Sep 4, 2021
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On the state of emergency on the Polish-Belarusian border

Dissatisfaction with ruling party in Poland on the rise

The Polish authorities have introduced a state of emergency for 30 days in 183 settlements of the Podlaskie and Lublin Voivodeships on the Polish-Belarusian border in connection with the influx of migrants from Afghanistan and the Middle East. The last time the state of emergency was introduced in Poland was in 1981 by the government of Wojciech Jaruzelski and has always been condemned by the authorities of post-Soviet Poland as an act of suppression of civil liberties.

Justifying the imposition of the state of emergency as a preventive measure, Prime Minister Mateusz Morawiecki recalled the Russian-Belarusian exercises Zapad-2021, the next stage of which will take place on September 10-16, and said: “Zapad military exercises are underway on the Belarusian side, they will begin in a few days. And at this moment, some activist cuts the wire, enters the territory of Belarus and a tragic incident occurs. Should we wait for such a turn of events? “

The prime minister’s reference to the incident on August 31 with cutting the wire of the fence established by Poland on the border with Belarus is inappropriate. The activists were 12 Polish citizens and one Dutch citizen. There were no Belarusians or Russians among them. They did not hide their names and declared that in this way they were protesting against the policy of the ruling Law and Justice Party (PiS), headed by Jaroslaw Kaczynski. Moravetsky is a protege of PiS and is in a hurry to take control of the situation.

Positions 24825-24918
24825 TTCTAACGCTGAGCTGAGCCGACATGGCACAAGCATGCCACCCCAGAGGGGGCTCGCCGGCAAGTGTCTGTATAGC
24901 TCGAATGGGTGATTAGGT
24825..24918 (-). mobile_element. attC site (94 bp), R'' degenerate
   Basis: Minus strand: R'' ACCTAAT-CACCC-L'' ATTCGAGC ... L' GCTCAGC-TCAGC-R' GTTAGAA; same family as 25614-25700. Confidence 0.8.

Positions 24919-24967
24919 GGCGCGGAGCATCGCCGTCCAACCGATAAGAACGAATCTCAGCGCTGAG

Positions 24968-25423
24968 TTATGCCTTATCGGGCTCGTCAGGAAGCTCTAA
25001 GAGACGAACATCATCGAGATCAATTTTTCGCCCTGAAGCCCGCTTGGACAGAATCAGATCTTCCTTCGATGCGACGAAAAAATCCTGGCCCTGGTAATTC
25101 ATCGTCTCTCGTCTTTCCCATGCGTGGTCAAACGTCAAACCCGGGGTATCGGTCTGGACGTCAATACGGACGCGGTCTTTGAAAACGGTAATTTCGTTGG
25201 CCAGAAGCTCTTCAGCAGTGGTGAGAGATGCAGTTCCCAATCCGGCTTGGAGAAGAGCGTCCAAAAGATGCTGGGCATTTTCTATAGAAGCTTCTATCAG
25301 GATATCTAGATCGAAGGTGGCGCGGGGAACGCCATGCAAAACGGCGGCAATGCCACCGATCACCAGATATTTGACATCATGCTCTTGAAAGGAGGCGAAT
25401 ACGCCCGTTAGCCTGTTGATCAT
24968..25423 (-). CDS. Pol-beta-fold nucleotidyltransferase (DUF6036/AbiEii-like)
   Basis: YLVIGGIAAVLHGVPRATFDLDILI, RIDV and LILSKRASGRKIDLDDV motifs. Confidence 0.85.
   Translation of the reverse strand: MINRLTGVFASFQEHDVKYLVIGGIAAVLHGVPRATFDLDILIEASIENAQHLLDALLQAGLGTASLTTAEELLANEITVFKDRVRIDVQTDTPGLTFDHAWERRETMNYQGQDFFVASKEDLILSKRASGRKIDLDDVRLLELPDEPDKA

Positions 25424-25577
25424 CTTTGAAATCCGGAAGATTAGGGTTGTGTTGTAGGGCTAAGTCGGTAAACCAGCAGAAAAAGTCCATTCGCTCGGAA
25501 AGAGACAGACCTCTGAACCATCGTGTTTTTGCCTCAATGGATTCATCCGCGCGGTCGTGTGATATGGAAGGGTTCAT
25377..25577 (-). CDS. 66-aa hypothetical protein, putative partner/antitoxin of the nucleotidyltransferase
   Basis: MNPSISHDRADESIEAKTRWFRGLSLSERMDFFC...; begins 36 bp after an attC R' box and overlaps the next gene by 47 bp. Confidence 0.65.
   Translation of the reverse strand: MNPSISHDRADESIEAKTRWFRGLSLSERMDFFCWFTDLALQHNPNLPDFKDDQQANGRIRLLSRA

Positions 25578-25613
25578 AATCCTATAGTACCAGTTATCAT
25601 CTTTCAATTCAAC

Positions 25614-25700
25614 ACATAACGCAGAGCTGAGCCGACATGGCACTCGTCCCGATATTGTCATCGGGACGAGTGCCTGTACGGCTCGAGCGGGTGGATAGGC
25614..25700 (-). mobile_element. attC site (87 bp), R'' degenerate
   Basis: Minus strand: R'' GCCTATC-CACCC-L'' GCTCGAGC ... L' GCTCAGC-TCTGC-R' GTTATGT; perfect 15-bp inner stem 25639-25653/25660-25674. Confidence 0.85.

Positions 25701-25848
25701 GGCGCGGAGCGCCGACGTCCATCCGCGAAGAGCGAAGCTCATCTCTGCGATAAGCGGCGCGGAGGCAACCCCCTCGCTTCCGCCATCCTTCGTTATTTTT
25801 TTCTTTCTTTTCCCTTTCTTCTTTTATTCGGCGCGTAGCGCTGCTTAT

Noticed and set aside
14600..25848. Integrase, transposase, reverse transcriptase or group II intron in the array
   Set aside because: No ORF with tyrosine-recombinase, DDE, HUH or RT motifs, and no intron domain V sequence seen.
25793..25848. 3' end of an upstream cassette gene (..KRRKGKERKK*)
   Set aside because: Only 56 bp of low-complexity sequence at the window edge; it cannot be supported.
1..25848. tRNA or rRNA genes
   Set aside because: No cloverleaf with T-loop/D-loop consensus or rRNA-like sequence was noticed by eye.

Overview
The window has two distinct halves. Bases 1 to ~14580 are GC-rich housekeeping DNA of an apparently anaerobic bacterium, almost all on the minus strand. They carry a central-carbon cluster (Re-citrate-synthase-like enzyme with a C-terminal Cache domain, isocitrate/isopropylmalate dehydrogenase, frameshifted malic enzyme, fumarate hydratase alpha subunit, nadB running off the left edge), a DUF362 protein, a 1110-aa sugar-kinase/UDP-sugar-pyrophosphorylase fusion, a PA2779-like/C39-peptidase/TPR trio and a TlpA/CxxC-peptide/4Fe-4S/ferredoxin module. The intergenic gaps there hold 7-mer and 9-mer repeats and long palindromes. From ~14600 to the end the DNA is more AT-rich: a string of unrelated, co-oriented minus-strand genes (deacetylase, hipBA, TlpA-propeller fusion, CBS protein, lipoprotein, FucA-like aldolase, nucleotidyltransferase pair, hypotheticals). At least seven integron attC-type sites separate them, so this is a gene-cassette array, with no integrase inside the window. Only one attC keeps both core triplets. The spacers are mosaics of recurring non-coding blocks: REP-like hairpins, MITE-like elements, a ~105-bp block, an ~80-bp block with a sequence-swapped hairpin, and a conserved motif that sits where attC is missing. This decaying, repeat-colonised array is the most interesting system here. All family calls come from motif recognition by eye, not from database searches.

At the moment, several dozen illegal immigrants roam the Polish-Belarusian border. Since July, 3,500 people have infiltrated Poland, but this is not the number due to which a state of emergency should be declared. Tens of thousands of illegal immigrants penetrate into Italy, Spain, Germany, France, but no one introduces a state of emergency there. The fight against illegal immigrants is just an excuse to tighten the situation on the border with Belarus.

All this is happening against the backdrop of the arrival of 937 Afghan refugees from the American Ramstein military base in Germany to Poznan as part of Poland’s allied obligations to assist NATO countries in the evacuation of Afghans who helped NATO troops. Moreover, they will not be accommodated in camps for refugees, like the Afghans who arrived through Belarus, but in cozy hotels, including in Lublin, that is, in the province, where a state of emergency has been introduced due to the influx of Afghans! Washington is negotiating with Warsaw on the deployment of 3,000 Afghan citizens. NATO Secretary General Jens Stoltenberg urges NATO countries to think about accepting more Afghans. The Polish authorities promise to leave fifty out of 937 people in Poland, and distribute the rest to other European countries within three months, but do not say which ones. Since the start of NATO’s invasion of Afghanistan in 2001, Poland has already received 900 Afghans.